Importance of Fine Motor Skills for Preschool
The first skill I want to cover in my blog series 10 Essential Preschool Skills You Can Teach at Home, is one of the most important physical skills: fine motor skills. Let’s explore the importance of fine motor skills and what we can do as parents to develop fine motor skills in our preschoolers at home!
What are fine motor skills?
First we need to define what fine motor skills actually are. The term “fine motor” refers to the small muscles in our bodies such as hands, fingers, and toes. In a nutshell, fine motor skills are the precise movements and coordination of these small muscles. Examples of tasks that use fine motor skills are coloring, writing, drawing, zipping up a jacket, tying a shoe, finger painting, and so much more. Just think of how many times you use your fingers and hands to do things every day!
The importance of fine motor skills
To show the importance of fine motor skills, take a moment to think of how many times you use your fingers and hands to accomplish tasks. The movements of my hands and fingers typing this blog post is an excellent example of fine motor skills. We use fine motor skills from the moment we get up until we go to bed. Without the development of these skills, completing daily tasks would be very difficult.
Here are some ways that illustrate the importance of fine motor skills:
- Daily Tasks – Playing with toys, pushing buttons on the TV remote, holding a sippy cup, picking up Cheerios from a bowl to eat, turning the pages of a book
- Self-care Tasks – Putting toothpaste on a toothbrush, zipping up a jacket, tying tennis shoes, pulling up socks, buttoning a shirt
- Art – Drawing, coloring, painting with a paintbrush, gluing sequins, tearing paper for a collage, using scissors
- Writing – Handwriting, tracing, mazes
- Play – Puzzles, sorting manipulatives, stringing wooden beads, racing Hot Wheels, sensory bin, water play, Perler beads, Duplos, Legos, Mr. Potato Head
How do we build fine motor skills?
As parents, we need to provide opportunities for our children to build their fine motor skills by strengthening those hand and finger muscles. So how do we do that?
The best way to build fine motor skills is PLAY! Yes, play is exactly what children do best. Here are a small list of different ways to strengthen hand muscles and develop better hand coordination:
Activities to Build Fine Motor Skills for Preschoolers at Home
- Play dough or clay
- Build with small blocks
- Sorting objects like beads, manipulatives, mini erasers, etc.
- Using large plastic tweezers to grasp objects and move
- Turning pages in a book (Tip: use a board book for easier turning)
- Clapping games (Example: you clap a rhythm and have them clap it back to you)
- Threading large beads onto pipe cleaners
- Stringing Fruit Loops cereal onto yarn
- Lacing shapes
- Pouring (Example: pouring uncooked rice in a sensory bin using measuring cups, spoons, and small bowls)
- Gluing small objects onto paper, like sequins or small pieces of paper
- Stickers (Example: covering a piece of construction paper with small stickers)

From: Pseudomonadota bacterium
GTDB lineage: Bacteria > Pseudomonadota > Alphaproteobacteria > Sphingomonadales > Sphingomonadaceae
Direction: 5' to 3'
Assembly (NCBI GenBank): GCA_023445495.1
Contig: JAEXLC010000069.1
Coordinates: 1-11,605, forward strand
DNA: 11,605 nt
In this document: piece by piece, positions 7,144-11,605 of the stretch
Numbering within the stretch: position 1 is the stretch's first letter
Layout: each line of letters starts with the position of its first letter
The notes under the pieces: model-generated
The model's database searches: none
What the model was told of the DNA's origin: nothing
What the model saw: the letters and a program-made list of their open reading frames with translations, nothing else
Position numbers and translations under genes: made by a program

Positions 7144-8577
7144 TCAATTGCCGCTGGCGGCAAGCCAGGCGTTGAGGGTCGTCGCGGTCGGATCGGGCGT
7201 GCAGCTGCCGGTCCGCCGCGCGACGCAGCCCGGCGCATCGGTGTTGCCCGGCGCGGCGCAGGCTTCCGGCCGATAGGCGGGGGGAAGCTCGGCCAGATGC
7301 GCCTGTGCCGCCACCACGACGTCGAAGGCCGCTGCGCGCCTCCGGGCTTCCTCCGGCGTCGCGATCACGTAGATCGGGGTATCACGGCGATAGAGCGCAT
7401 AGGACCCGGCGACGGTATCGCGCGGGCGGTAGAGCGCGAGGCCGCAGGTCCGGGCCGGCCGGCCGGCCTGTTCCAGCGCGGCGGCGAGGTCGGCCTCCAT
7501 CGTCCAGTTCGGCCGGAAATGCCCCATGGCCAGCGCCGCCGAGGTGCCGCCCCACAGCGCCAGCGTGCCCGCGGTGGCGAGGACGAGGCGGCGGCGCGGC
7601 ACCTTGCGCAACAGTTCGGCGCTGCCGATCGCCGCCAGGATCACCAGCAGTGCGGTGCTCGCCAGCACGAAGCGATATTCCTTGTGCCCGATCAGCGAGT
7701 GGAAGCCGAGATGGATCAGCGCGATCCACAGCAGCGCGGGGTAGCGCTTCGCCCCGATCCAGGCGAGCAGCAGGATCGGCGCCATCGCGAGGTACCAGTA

- Cutting with safety scissors
- Building sand castles
This list could go on and on….Any play or activity that involves the hands and fingers will be perfect for building fine motor skills for preschoolers at home!
What materials do you need to build fine motor skills?
When developing activities to do for building fine motor skills for preschoolers at home, using what you already have is perfectly fine. Here is a list of common items you might have at home or can inexpensively pick up at the store:
Materials for Fine Motor Skills Activities
- Cotton balls for picking up with tweezers or gluing to paper
- Clothespins for clipping to paper or task cards
- Large wooden beads or Fruit Loops to string on pipe cleaners or yarn
- Lacing Shapes which can easily be made at home
- Finger paint
- Large tray with a lip to contain all of the materials and messes
- Measuring cups, measuring spoons, and small bowls for pouring
- Sensory bin materials such as uncooked rice or oatmeal or water
- Wooden blocks
- Stickers such as the colored dots which you can find at Dollar Tree or Walmart
- Child safety scissors
- Cotton swabs for cotton swab dot painting
- Sorting materials which can literally be anything: shells, rocks, acorns, leaves, mini erasers, cereal, pony beads, different kinds of dried beans, counting bears, etc
- Play dough
- Tweezers (I like the large plastic ones for kids)
- A child’s set of tongs and a big eye dropper
Free Scissors Practice Printable
Grab this set of printable worksheets to help practice scissors skills! When preschoolers practice with safety scissors, they are helping to develop hand muscles and eye-hand coordination. Plus, they are learning how to use scissors and cut with them safely. You can always draw lines on paper and have your child cut on the lines. But these make it a little more interesting! So get these fun Unicorn Cutting Practice worksheets in my TPT store today!
Want to know what I recommend to teach preschool at home?
Are you thinking of teaching your preschooler at home soon? Not sure what he or she will need to keep up with peers in private preschools? With my background in Early Childhood Education (preK through 3rd), I’ve taught in preschools and even taught preschool to my own 4 children, successfully preparing them for kindergarten while following developmentally appropriate practices. So sign up below to get this FREE 16-page guide to the top 10 essentials that I recommend you need to start teaching preschool while saving hundreds of dollars!